Assessment of clinical measures of total and regional body composition from a commercial 3-dimensional optical body scanner

Published:December 06, 2021DOI:



      The accurate assessment of total body and regional body circumferences, volumes, and compositions are critical to monitor physical activity and dietary interventions, as well as accurate disease classifications including obesity, metabolic syndrome, sarcopenia, and lymphedema. We assessed body composition and anthropometry estimates provided by a commercial 3-dimensional optical (3DO) imaging system compared to criterion measures.


      Participants of the Shape Up! Adults study were recruited for similar sized stratifications by sex, age (18–40, 40–60, >60 years), BMI (under, normal, overweight, obese), and across five ethnicities (non-Hispanic [NH] Black, NH White, Hispanic, Asian, Native Hawaiian/Pacific Islander). All participants received manual anthropometry assessments, duplicate whole-body 3DO (Styku S100), and dual-energy X-ray absorptiometry (DXA) scans. 3DO estimates provided by the manufacturer for anthropometry and body composition were compared to the criterion measures using concordance correlation coefficient (CCC) and Bland–Altman analysis. Test-retest precision was assessed by root mean square error (RMSE) and coefficient of variation.


      A total of 188 (102 female) participants were included. The overall fat free mass (FFM) as measured by DXA (54.1 ± 15.2 kg) and 3DO (55.3 ± 15.0 kg) showed a small mean difference of 1.2 ± 3.4 kg (95% limits of agreement −7.0 to +5.6) and the CCC was 0.97 (95% CI: 0.96–0.98). The CCC for FM was 0.95 (95% CI: 0.94–0.97) and the mean difference of 1.3 ± 3.4 kg (95% CI: −5.5 to +8.1) reflected the difference in FFM measures. 3DO anthropometry and body composition measurements showed high test-retest precision for whole body volume (1.1 L), fat mass (0.41 kg), percent fat (0.60%), arm and leg volumes, (0.11 and 0.21 L, respectively), and waist and hip circumferences (all <0.60 cm). No group differences were observed when stratified by body mass index, sex, or race/ethnicity.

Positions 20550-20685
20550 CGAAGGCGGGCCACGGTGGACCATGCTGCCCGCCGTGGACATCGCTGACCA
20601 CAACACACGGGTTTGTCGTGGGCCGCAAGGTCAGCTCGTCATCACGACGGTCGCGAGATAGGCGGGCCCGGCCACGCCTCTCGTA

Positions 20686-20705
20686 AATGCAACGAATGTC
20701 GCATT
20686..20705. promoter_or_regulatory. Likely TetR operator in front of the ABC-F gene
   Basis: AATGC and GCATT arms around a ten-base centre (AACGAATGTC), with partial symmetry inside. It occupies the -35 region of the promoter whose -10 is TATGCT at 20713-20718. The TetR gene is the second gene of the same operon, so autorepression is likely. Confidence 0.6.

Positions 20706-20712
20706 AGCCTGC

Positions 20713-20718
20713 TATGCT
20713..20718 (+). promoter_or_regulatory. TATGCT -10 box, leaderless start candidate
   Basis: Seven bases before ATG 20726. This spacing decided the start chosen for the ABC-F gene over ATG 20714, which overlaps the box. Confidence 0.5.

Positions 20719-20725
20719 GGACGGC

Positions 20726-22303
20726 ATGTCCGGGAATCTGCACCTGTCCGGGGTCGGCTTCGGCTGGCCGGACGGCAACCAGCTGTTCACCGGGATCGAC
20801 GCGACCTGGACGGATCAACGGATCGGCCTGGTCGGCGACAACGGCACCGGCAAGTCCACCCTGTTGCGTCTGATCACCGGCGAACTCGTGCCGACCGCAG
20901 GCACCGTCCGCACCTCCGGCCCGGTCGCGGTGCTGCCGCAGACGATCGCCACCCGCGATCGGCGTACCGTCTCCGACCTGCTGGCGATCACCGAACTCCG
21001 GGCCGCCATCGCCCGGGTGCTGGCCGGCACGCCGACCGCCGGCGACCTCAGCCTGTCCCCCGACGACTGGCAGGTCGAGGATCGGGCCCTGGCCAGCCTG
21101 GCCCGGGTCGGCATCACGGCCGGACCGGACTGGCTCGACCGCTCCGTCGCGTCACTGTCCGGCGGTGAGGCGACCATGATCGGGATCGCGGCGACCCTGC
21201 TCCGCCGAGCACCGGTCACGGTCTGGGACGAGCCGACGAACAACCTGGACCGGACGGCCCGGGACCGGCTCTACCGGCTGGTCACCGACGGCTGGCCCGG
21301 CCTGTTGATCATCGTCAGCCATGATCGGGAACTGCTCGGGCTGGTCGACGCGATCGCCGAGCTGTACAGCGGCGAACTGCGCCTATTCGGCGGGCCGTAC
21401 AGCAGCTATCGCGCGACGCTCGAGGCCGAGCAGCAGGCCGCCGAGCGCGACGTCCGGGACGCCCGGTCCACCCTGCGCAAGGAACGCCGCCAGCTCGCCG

The anthropometric and body composition estimates provided by the 3DO scanner are precise and accurate to criterion methods if offsets are considered. This method offers a rapid, broadly available, and automated method of body composition assessment regardless of body size. Further studies are recommended to examine the relationship between measurements obtained by 3DO scans and metabolic health in healthy and clinical populations.


      3DO (3-Dimensional Optical), FFM (Fat free mass), FM (Fat mass), RMSE (Root mean square error), %CV (coefficient of variation), CCC (Concordance correlation coefficient), DXA (Dual energy X-ray absorptiometry), CVD (Cardiovascular disease), T2D (Type II diabetes)


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